Every year during the North American Parts Benchmark (NAPB) Conference held in April, Carlisle discusses the top emerging trends that motor vehicle OEMs should prepare for and strategize on – Carlisle’s very own Crystal Ball Presentation.
Carlisle would like to provide a sneak peek into the upcoming Crystal Ball Presentation, offering some highlights of what’s to come. This year, Carlisle selected four key topics that OEMs need to address in the near term. All four have a unifying theme of “re-examining previously held ideas on what we deliver.”
Carlisle’s line-up for the upcoming 2021 NAPB Crystal Ball Presentation is:
- How Important is Fill, Really?
- Digital Ownership
- Point-of-Sale Financing
- Climate Change
How Important is Fill, Really?
We’ve always thought high facing fill on stock orders was the ultimate dealer demand. It’s the primary way OEMs measure the level of service their networks provide. However, Carlisle recently conducted focus groups that shook up these beliefs – some dealers were indifferent to facing fill for stock orders.
In this section of the Crystal Ball, Carlisle will examine whether dealers truly care about facing fill. To do this, Carlisle plans to conduct more targeted focus groups this year to learn exactly how dealers feel about facing fill, versus some other highly demanded “features” such as:
- Faster order response times
- Later cut-off times
- Better order transparency
- Higher dealer off-the-shelf fill
Depending on the results, Carlisle may also launch a conjoint survey to better quantify dealer opinions about fill.
We’ve always been satisfied with our existing method of service delivery. Particularly in the automotive sector, it’s very hard to sell parts without also selling service via the dealer channel. But as customer expectations continue to change, driven by an ever-rising bar set by innovative companies like Peloton, OEMs must re-examine their own method of service delivery to keep up.
Truthfully, Carlisle held its own preconceptions about delivering service… that “going online” was sufficient to both addressing the changing customer needs and competing with non-traditional players in the market (like Tesla and Carvana). To prove it, Carlisle launched the 2020 Consumer Sentiment Survey. The survey did confirm that customers want digital processes, yet the major takeaway was that the OEM and dealer’s version of “going online” was not cutting it for customers.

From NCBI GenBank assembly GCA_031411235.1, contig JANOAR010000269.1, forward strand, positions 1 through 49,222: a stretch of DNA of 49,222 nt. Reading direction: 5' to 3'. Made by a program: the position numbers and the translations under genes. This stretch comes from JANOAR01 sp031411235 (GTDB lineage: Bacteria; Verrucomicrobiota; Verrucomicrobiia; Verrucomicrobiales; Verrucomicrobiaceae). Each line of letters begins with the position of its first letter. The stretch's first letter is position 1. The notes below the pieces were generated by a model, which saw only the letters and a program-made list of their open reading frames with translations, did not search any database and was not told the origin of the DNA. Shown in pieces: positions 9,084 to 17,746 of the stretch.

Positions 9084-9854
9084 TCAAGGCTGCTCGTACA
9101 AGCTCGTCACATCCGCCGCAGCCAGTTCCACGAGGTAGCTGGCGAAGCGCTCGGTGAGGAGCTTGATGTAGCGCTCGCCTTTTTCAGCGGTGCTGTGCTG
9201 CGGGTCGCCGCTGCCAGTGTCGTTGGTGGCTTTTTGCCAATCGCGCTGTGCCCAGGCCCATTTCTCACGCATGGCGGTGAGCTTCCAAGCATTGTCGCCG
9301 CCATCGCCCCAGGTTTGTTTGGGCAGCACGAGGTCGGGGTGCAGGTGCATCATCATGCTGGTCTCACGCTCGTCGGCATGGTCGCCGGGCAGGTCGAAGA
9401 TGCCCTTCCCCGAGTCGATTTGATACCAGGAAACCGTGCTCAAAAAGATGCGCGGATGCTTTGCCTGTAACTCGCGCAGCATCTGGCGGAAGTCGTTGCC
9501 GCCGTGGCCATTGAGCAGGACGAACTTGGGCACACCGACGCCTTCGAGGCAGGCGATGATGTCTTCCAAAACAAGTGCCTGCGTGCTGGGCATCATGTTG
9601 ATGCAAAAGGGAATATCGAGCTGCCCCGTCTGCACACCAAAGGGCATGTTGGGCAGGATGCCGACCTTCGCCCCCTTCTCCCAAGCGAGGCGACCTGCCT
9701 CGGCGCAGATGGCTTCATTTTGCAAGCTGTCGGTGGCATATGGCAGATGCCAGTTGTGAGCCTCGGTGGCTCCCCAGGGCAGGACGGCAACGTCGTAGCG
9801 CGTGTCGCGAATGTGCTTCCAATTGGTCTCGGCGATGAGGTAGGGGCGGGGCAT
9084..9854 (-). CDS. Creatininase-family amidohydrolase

In this section of the Crystal Ball, Carlisle will examine how different players are attempting to convert their vehicle ownership experience to “online” and what actions need to be taken to truly digitize the experience.
We’ve always assumed we have done everything to get every dollar out of every customer. If the customer cannot afford genuine parts or dealer labor, OEMs have some clever ways to discount the products and services. But ultimately, that is a lost sale.
What if, rather than focusing on pricing, OEMs could focus instead on the customer’s ability to pay. How can they give the customer more money to buy products? Point-of-sale financing (think “Pay $32 a month for 24 months for this repair”) is extraordinarily popular in other sectors, but it’s relatively new in the motor vehicle space. By offering this financing, OEMs give customers access to money to buy what the dealer is selling.
Point-of-sale financing offers some intriguing benefits at a known cost, but most POS financing is for products, not services. Is there a way to overcome this challenge? Carlisle will look at the pros and cons to see whether this idea is worth exploring for OEMs interested in improving sales.
We’ve always focused on efficiency in the supply chain. However, the COVID-19 pandemic shined a light on the fact that maybe the focus should expand to resiliency. Climate change dynamics over the next 10+ years prove that OEMs need to focus on developing supply chains that can stand up to fires, floods, pandemics, and other climate effects.
The problem with covering a broad topic like climate change is that it is often hard to know where to start. Therefore, Carlisle developed a framework to categorize climate risks in a way that helps OEMs prepare for these changes. First, Carlisle will look at demand factors: Are people still going to want what OEMs are selling? Are OEMs legally allowed to sell it? Then, Carlisle will look at supply factors: Can OEMs still make the things they sell? Can OEMs get those things to customers? Finally, Carlisle will show a long list of potential mitigation strategies and remedies to some of the risks posed by climate change and help OEMs understand how to prioritize these initiatives. Ultimately, Carlisle will help guide OEMs to evaluate the different ways to make their supply chains more resilient.
At the end of the presentation, the audience will take away some new theories about what they always thought they knew. This presentation is supposed to be provocative, and in the end, the audience will need to decide how to go forward as a motor vehicle OEM in an ever-changing industry.